02.130 Slums, Squatters, and Smart Cities: History and Theory of Urban Planning

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This course is an introduction to the history and theory of city planning since the nineteenth century. Students will read, discuss, and evaluate a wide body of scholarly literature and primary sources related to the emergence, development and transformation of urban design and planning practices in relation to fluctuating economic, political, and social contexts. Key topics covered include the changing goals of city planning, the techniques used to intervene in the urban environment, and the evolution of political and institutional contexts in which city planning takes place. The course is organised into four units, each covering a particular time period and the theories associated with that period. Unit 1 covers the urban transformations of the nineteenth century related to industrialisation in Europe and the US. Unit 2 introduces modernist approaches to shaping the city. Unit 3 covers the ‘post-modern’ reactions to comprehensive planning ideals. Unit 4 examines cities in Asia today with the intention of evaluating the applicability of common urban design and planning ideas to cities in the region.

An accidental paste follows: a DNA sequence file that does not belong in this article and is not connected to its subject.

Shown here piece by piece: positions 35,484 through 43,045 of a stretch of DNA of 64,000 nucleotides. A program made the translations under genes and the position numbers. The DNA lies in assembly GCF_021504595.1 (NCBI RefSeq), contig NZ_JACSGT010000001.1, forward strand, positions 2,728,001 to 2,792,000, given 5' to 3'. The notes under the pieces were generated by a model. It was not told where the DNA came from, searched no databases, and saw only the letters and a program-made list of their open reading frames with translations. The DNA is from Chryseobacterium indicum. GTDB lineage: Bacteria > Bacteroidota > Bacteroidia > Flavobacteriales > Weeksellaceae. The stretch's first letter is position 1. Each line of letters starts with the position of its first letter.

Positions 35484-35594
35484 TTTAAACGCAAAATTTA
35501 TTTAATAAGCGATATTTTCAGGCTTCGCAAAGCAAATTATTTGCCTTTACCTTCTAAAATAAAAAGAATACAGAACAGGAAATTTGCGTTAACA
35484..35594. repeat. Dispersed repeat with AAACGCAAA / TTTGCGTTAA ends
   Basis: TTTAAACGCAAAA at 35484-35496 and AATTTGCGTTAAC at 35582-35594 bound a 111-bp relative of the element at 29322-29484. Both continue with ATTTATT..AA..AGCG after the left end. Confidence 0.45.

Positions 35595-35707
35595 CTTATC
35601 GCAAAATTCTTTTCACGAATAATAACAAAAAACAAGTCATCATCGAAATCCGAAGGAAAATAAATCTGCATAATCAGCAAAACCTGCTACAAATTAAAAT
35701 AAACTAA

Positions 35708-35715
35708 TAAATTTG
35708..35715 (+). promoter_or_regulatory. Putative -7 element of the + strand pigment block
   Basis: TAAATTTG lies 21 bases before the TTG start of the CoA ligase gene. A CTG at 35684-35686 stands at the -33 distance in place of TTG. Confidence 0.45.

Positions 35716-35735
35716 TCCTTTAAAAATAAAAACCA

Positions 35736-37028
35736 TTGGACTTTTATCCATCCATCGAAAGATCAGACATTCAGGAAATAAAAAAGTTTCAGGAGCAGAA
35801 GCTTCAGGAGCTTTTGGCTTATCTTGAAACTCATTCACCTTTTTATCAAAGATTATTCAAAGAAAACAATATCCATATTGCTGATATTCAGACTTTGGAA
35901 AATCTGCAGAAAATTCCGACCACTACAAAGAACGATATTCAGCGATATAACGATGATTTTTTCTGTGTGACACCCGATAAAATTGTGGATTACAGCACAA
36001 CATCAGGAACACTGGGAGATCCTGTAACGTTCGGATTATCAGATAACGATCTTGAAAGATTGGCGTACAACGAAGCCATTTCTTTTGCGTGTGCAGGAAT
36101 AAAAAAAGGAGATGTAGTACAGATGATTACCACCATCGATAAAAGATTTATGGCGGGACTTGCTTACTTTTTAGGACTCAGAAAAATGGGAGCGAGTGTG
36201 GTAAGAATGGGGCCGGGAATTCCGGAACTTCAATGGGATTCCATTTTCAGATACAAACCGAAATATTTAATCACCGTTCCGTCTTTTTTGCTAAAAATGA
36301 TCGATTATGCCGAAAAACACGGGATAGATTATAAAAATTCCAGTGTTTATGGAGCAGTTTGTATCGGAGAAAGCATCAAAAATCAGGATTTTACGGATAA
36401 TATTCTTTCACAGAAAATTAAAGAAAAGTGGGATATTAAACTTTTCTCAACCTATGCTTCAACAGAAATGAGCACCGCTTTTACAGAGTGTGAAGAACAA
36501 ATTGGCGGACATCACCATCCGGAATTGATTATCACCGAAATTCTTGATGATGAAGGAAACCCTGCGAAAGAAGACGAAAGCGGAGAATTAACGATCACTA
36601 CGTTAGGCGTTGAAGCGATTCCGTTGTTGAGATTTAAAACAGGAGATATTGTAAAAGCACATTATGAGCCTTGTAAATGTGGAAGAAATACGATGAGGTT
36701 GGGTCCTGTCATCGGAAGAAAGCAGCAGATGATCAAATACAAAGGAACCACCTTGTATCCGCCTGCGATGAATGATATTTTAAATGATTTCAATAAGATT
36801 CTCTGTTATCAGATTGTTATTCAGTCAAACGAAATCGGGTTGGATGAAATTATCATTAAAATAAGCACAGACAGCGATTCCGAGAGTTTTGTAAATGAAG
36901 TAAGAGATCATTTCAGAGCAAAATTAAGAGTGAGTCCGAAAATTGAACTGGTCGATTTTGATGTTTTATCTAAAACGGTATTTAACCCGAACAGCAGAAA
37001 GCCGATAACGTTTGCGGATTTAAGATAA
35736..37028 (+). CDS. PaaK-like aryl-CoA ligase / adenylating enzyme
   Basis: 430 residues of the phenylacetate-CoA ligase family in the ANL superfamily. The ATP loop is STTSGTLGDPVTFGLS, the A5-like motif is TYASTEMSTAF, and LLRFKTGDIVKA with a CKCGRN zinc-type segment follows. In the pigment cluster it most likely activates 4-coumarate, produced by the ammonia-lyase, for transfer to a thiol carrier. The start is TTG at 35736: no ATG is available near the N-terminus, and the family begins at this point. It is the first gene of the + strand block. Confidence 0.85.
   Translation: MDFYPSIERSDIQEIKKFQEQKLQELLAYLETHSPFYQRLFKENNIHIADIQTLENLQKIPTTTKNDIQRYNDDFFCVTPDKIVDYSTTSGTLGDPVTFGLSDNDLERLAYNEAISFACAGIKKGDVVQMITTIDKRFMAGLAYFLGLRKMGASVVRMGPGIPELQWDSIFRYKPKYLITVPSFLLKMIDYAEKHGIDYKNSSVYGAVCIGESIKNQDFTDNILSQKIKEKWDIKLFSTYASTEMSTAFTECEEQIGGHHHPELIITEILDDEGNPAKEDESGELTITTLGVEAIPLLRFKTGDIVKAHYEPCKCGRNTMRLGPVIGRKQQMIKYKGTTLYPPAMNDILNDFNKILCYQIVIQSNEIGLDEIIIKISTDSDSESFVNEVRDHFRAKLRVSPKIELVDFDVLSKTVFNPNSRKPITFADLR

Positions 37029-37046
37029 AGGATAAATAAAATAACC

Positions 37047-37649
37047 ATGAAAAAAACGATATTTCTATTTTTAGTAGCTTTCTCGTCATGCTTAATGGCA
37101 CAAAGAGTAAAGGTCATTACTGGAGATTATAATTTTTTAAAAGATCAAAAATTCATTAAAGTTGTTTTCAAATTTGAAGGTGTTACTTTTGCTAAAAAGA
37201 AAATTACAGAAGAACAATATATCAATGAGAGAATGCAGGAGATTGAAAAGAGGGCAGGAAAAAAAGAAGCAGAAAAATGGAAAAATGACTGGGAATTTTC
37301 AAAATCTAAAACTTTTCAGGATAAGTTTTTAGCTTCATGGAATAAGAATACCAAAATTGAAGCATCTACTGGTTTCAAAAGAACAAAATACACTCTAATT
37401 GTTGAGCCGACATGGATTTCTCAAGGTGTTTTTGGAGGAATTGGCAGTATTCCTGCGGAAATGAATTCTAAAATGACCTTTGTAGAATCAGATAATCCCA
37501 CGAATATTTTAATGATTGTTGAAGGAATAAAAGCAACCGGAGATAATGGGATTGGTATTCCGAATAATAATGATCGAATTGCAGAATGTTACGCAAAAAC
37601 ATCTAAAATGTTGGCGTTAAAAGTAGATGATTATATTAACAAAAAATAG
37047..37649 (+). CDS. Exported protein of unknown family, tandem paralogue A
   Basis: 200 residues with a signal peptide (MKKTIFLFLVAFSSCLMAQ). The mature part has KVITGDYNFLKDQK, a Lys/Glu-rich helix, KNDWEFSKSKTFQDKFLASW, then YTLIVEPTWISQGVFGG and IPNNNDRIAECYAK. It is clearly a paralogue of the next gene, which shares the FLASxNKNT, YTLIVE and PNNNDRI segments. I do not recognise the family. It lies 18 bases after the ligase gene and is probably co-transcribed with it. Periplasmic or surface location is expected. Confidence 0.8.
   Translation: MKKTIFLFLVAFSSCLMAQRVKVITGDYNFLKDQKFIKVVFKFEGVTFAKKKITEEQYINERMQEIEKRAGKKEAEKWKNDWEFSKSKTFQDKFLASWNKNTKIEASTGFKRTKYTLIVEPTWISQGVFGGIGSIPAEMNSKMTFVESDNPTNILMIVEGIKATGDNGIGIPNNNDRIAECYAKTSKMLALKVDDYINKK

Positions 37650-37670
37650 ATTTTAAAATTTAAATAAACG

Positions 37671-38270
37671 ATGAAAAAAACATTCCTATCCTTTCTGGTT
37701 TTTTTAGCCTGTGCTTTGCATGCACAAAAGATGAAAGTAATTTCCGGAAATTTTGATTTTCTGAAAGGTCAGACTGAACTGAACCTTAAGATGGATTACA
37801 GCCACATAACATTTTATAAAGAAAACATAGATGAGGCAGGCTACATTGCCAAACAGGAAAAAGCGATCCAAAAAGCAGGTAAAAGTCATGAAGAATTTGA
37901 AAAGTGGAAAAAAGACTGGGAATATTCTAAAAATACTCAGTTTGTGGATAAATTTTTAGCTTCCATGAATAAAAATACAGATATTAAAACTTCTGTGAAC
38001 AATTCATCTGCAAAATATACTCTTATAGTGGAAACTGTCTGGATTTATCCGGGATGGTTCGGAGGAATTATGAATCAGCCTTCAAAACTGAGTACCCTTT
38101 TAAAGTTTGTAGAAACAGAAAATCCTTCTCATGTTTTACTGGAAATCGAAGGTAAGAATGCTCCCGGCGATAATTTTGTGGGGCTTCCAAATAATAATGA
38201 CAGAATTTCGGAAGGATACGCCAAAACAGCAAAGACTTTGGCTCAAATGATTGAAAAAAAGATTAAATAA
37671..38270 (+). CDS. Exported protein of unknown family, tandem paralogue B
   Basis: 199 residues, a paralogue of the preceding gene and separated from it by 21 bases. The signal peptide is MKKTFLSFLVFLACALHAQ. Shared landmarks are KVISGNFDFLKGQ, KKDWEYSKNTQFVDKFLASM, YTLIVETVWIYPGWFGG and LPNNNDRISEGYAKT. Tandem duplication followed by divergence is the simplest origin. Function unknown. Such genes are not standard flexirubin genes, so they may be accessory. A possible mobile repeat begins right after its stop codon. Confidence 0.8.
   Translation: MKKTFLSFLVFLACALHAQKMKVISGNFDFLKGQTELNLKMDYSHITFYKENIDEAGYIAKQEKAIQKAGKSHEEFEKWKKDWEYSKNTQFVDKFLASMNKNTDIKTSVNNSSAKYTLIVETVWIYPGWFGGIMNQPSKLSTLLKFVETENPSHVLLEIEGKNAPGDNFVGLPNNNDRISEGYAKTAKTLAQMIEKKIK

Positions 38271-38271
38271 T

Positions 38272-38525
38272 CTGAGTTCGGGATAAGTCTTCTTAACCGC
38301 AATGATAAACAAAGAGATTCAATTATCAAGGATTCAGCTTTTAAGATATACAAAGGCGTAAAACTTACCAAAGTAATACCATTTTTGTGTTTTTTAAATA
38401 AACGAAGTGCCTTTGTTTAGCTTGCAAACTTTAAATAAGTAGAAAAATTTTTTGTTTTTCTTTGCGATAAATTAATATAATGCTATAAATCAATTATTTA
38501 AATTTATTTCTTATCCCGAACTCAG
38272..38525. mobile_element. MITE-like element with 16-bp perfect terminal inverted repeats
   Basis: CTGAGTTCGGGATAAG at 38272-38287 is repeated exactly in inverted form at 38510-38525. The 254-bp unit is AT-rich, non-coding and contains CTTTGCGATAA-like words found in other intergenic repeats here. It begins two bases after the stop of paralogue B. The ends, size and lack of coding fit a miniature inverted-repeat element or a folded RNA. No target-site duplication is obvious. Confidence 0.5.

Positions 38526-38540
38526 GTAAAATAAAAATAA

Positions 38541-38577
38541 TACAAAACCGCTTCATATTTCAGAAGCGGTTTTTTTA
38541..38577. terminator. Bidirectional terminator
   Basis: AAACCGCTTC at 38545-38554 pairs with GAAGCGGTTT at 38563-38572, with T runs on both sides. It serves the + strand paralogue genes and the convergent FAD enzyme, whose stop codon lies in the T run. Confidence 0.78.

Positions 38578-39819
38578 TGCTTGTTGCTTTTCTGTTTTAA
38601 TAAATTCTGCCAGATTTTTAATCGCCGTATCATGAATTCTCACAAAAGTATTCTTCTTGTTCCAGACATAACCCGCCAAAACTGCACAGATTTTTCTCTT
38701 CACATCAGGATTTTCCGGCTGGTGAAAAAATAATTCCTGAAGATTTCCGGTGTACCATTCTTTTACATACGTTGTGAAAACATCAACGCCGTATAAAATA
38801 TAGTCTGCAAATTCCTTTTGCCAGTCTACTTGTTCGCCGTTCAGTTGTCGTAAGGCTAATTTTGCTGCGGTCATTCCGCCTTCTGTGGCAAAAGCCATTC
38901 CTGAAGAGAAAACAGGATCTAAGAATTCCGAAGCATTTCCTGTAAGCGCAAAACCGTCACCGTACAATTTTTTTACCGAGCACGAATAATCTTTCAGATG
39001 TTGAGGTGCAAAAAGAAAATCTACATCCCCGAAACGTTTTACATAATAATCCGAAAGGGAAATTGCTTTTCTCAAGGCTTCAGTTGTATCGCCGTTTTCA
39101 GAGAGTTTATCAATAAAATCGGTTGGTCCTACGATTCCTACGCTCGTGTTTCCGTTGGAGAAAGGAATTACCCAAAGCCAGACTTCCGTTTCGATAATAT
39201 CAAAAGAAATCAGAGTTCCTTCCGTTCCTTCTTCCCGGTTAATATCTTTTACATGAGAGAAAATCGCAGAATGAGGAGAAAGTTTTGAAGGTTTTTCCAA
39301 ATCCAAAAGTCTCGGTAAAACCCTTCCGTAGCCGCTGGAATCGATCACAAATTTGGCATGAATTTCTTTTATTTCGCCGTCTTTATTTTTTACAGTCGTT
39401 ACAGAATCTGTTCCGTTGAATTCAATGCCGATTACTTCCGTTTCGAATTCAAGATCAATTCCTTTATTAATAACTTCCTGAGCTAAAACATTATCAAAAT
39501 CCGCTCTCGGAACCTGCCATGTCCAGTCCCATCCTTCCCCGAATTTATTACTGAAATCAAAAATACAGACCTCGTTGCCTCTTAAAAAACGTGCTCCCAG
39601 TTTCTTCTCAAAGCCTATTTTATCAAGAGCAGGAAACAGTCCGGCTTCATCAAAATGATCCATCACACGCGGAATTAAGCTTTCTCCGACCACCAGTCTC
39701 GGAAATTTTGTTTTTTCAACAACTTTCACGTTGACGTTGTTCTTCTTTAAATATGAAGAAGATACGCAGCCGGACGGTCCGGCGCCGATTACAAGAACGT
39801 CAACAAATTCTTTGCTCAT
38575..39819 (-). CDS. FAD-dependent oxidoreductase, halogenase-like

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Instructor
Samson Lim